This article made one good point that I doubt many other liberals will admit to:
Skeptics of expansive gun rights need to respond intelligently. The smart response is not scorn or exaggeration. For better or worse, gun ownership has come to symbolize a range of deeply felt ideas about culture and government authority. Making fun of people who view their firearms as emblems of liberty and traditional values (however they define those values) will neither change minds nor repeal legislation.
While it is a little late, I appreciate the acknowledgement. It would also be a good idea to point out that trying to punish “gun culture” wherever they can is probably only going to bring more pushback against liberals.
Sadly, I can’t say I appreciate much else in the article. Entitled, “How to Understand Georgia’s ‘Guns Everywhere’ Law: Four Blunt Points,” it deals with the fact that the governor is expected to sign “a so-called guns-everywhere law, making it easier for firearm permit holders to take their weapons into bars, churches, and even airports.”
I just quoted part of the third “blunt point.” The first one is half right:
The Newtown school massacre led to “guns everywhere.” Perverse as it may sound, the horrific mass shooting in December 2012 at Sandy Hook Elementary produced a burst of state-level gun control bills around the country and then triggered a much stronger pro-gun backlash. The counter-reaction has now reached its apogee in Georgia. In the past year alone, 21 states have enacted laws expanding gun rights, according to the Law Center to Prevent Gun Violence. Several states added piecemeal provisions allowing firearms on college campuses or in bars or churches. Georgia’s politicians, egged on by the National Rifle Association, have gone for broke.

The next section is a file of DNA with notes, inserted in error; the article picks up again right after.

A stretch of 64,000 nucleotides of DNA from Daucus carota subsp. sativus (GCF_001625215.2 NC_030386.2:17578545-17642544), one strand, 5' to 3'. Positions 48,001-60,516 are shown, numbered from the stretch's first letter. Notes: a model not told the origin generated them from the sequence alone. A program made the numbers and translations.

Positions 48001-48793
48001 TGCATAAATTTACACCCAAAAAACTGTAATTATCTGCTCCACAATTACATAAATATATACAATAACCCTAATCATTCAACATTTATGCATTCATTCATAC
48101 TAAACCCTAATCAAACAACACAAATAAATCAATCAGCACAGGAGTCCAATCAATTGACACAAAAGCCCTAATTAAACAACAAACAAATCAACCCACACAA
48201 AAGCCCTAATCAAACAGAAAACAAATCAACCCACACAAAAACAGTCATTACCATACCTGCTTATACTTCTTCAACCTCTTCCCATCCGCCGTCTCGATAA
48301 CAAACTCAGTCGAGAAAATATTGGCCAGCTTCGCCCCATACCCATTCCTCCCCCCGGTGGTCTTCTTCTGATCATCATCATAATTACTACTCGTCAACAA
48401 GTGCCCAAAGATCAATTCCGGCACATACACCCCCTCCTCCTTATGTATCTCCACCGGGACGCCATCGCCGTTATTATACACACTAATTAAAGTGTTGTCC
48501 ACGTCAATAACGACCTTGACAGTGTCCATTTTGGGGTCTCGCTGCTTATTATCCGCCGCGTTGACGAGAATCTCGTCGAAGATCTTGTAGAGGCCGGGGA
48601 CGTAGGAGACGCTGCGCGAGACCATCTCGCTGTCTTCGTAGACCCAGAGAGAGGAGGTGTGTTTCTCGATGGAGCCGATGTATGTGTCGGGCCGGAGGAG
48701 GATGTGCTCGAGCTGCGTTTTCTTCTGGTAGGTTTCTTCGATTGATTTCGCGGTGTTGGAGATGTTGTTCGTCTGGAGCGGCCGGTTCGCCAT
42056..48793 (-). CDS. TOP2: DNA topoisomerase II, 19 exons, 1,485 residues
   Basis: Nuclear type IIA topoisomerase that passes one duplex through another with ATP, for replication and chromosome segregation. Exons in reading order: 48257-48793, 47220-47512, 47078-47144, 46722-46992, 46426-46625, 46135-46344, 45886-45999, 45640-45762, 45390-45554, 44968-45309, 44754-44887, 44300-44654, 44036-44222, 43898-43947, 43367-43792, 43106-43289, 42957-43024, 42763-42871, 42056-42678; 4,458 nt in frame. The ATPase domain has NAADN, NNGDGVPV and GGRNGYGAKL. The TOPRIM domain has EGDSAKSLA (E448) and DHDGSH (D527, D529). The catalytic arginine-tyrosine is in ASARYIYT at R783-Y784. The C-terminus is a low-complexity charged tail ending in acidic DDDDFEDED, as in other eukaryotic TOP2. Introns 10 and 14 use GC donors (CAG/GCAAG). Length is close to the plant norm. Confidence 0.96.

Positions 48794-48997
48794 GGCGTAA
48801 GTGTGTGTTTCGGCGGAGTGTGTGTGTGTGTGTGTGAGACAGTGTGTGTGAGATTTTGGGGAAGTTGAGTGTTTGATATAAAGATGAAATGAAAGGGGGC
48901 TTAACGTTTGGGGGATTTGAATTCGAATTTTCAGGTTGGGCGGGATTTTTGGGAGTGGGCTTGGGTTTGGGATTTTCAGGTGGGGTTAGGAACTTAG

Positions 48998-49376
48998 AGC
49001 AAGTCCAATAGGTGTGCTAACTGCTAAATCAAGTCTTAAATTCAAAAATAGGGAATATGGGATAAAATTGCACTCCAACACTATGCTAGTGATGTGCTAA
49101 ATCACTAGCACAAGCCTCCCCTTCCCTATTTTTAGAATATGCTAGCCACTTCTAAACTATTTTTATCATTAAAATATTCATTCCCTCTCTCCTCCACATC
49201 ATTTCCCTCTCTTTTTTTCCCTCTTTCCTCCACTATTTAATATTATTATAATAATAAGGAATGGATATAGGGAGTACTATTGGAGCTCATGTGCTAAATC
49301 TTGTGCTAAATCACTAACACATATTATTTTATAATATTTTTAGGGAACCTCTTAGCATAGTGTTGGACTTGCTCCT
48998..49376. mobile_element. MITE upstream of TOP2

So we’re winning!
But it isn’t just in response to the “burst of state-level gun control bills.” What the article can’t seem to admit is that Americans are responding to Sandy Hook itself, as well as other major mass shootings. The media can insist that such news only justifies gun control, but people being killed in a “gun free” zone by a lone killer teaches a different lesson to many Americans. “Guns everywhere” is a security matter as well as an affirmation of the Second Amendment and the inalienable right to be armed.
The second “blunt point” refers to “the NRA’s structural advantage on gun control.” This may be totally correct depending on what the vague term, “structural advantage” is supposed to mean. To my mind, it is a way to avoid saying, “More people agree with the NRA than with gun control advocates.” The bottom line is that the NRA has zero hold on the American people. The American people are the ones who created the NRA. It is responding to what they want. Any argument that pretends the NRA is an organization manipulating or controlling the American public is an argument for a fantasy world, not for reality.
Finally, the article advises, “The best response to gun-rights extremism is a focus on fighting crime.” It appeals to New York City as a model, which has lowered crime while remaining a no-second-amendment zone. Well, some of us have a few problems with New York City’s methods. I don’t want to see stop-and-frisk become national policy. Nor do I want to see other police departments following NYPD’s secrecy practices.
I think that kind of thing is going to increase “gun-rights extremism.”